Bishop backs off push to divest funds
Massachusetts Episcopal Bishop M. Thomas Shaw, a leading Christian advocate for Palestinian rights, has told a local Jewish organization that he will oppose efforts, now sweeping through mainline Protestantism, to divest church funds from Israel.
Shaw's statement, nearly four years after he provoked the ire of local Jewish leaders by joining a pro-Palestinian demonstration in front of the Israeli consulate, paves the way for a joint Jewish-Episcopal trip to Israel and Palestine this winter during which each group will introduce the other to different perspectives on the Middle East conflict.
The American Jewish Committee, a century-old advocacy organization with an emphasis on interfaith dialogue, had told the Episcopal Diocese of Massachusetts that it could not proceed with preparations for a joint trip unless Shaw publicly articulated his opposition to divestment from Israel.
''Our feeling was, we could not really go on an interreligious trip if the divestment issue were not resolved," said Lawrence D. Lowenthal, executive director of the American Jewish Committee's Greater Boston chapter. ''This really is a gut issue for the Jewish community -- I know that Christians don't see it this way, but increasingly the Jewish community sees this as a direct challenge to the legitimacy of the state of Israel."
In his statement to the Jewish group, Shaw wrote, ''I do not support proposals for divestment in Israel." He said divestment is ''especially inappropriate" now, at a moment he described as a ''period of hope for peace," and he also said divestment would harm Palestinians because of the interrelationship of the Israeli and Palestinian economies. ''I will continue to work for the rights of the Palestinian people and a secure state of Israel," Shaw wrote.
The divestment issue has become one of the most sensitive in Jewish-Christian relations in the aftermath of a decision last summer by the Presbyterian Church (USA) to begin a process of ''phased, selective divestment" in multinational corporations that operate in Israel.
In February, the central committee of the World Council of Churches, a Geneva-based ecumenical organization, commended the Presbyterian Church's action and encouraged other denominations to consider using economic pressure to push for peace.
In July, the United Church of Christ plans to debate two divestment resolutions at its general synod.
The Episcopal Church USA is midway through a yearlong study of the divestment issue, ''looking to see if there are any companies in our portfolio that are engaged in, or are in any way supportive of, the infrastructure of the occupation, or . . . inadvertently in any product that might be used against innocent Israelis," said Brian Grieves, director of peace and justice ministries for the Episcopal Church.
Grieves said he believes it is more likely the Episcopal Church, which invests its endowment in public companies, will support stockholder resolutions to influence companies doing business in Israel to make sure their products are not used for violence -- rather than pursue a strategy of divestment.
Several other Protestant denominations are exploring different approaches to concerns about Palestinian rights. The United Methodist Church has been talking with
''You're dealing with a group of denominations that are deeply appreciative of Judaism, but also feel a sense of revulsion at the way Palestinians are treated, and are trying to figure out how to express both commitments at the same time," said William McKinney, president of the Pacific School of Religion in Berkeley, Calif.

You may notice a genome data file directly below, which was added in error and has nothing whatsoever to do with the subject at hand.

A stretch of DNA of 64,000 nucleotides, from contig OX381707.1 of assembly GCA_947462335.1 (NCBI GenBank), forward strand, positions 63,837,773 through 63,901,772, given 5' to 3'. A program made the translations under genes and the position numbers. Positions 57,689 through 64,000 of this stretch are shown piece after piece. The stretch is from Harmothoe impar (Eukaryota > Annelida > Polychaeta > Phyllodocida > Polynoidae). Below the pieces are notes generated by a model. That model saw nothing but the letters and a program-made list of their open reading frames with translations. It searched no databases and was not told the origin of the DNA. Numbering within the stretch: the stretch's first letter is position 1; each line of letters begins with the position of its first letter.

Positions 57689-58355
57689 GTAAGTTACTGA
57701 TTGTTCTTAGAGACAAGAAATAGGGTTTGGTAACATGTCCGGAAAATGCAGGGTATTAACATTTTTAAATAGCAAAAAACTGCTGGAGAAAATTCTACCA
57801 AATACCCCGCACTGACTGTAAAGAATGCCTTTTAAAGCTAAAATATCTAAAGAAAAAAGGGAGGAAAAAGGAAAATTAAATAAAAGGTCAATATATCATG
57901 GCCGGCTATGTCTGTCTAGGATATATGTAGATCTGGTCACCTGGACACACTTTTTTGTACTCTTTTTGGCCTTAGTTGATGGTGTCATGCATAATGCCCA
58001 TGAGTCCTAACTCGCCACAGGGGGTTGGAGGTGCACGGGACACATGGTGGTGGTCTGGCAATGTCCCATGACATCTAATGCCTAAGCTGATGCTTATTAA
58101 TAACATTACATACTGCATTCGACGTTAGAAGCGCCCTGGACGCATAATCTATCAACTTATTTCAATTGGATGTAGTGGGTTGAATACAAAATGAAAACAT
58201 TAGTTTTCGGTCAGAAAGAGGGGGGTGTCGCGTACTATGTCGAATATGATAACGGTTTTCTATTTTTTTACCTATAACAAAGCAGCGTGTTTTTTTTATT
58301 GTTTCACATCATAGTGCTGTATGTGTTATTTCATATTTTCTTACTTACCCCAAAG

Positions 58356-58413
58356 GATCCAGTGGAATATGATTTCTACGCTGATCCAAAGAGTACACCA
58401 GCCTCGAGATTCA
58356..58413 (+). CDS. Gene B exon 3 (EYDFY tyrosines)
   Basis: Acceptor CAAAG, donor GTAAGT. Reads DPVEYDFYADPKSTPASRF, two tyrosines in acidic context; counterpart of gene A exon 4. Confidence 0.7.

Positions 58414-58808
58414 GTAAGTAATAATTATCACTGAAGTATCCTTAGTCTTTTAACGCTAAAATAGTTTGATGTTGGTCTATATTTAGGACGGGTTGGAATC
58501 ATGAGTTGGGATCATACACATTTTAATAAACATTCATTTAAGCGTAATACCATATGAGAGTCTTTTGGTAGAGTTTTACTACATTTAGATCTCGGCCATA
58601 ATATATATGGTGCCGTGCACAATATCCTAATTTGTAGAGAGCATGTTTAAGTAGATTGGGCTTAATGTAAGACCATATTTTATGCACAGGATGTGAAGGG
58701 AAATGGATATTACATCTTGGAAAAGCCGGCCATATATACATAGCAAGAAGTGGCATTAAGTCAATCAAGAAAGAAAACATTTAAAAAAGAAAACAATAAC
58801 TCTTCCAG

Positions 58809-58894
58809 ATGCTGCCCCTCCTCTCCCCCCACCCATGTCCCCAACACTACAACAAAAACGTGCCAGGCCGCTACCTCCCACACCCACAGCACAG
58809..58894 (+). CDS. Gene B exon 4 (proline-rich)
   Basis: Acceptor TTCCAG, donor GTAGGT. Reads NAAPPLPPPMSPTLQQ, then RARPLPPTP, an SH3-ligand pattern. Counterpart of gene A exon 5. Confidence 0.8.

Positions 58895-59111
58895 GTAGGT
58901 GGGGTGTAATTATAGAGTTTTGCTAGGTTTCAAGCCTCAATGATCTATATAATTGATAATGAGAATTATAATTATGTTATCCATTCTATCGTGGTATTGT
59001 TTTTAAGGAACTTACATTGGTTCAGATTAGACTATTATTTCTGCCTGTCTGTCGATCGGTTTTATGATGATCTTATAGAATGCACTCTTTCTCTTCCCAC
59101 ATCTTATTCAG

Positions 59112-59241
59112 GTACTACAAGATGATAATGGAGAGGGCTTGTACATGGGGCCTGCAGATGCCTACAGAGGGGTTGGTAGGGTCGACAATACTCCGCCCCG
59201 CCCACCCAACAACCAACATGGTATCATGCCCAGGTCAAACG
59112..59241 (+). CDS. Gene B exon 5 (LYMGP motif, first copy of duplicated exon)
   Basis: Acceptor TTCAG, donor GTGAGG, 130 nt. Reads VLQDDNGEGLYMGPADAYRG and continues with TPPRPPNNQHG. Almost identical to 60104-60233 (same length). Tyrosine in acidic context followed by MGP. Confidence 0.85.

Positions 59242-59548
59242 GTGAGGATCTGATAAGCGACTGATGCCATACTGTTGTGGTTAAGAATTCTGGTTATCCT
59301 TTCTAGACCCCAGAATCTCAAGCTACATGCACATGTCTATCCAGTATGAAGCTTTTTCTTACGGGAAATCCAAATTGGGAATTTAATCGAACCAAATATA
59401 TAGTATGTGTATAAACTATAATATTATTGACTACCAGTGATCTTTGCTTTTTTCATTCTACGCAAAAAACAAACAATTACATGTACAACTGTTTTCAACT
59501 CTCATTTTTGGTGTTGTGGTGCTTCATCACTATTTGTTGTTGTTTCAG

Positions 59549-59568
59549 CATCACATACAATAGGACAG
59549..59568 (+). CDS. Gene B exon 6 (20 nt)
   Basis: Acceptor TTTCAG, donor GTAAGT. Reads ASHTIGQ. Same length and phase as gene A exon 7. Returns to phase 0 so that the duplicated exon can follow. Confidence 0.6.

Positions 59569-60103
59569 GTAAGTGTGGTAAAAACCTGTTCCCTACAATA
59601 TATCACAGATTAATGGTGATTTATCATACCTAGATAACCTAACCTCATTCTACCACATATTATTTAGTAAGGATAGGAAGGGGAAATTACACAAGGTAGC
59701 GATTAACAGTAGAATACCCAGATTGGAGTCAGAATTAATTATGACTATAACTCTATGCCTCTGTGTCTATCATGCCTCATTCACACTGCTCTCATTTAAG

The divestment issue has become a major source of controversy between Jews and mainline Protestants, who had in the recent past forged alliances on many political issues.
''My sense is that the relationship between liberal Christians and American Jews is as strained right now as it has been since 1948," said Nancy T. Ammerman, a professor of the sociology of religion at the Boston University School of Theology, referring to the year the state of Israel was established.
The divestment issue is under discussion in Somerville, where the Somerville Divestment Project is collecting signatures for a nonbinding November ballot measure urging the city to divest its retirement board funds from Israel.
The Jewish community is increasingly focused on threats by churches and other organizations to divest from Israel. Last month, the three major Jewish denominations, along with four advocacy groups, sent a letter to mainline Protestant churches, warning that ''any Protestant denomination that would consider the weapon of economic sanctions to be unilaterally and prejudicially used against the state of Israel . . . creates an environment which makes constructive dialogue almost impossible."
Lowenthal said the American Jewish Committee hopes Shaw's opposition to divestment will influence not only the Episcopal Church, but also other denominations. ''We are certainly working on this issue full time," he said.
Some denominations have decided not to pursue divestment, including the Unitarian Universalist Association, based in Boston, according to spokesman John Hurley.
''For UUs and other people concerned about peace in the Middle East, frustration with the lack of progress makes ideas like divestment seem very compelling," says a letter that the Unitarian Universalist Association sends to people who ask about divestment. ''However, in addition to the Unitarian Universalist Association's commitment to a just and lasting peace in Israel/Palestine, we are also committed to maintaining good interfaith relationships here at home."
Shaw was on vacation and unavailable for comment.
Michael Paulson can be reached at firstname.lastname@example.org.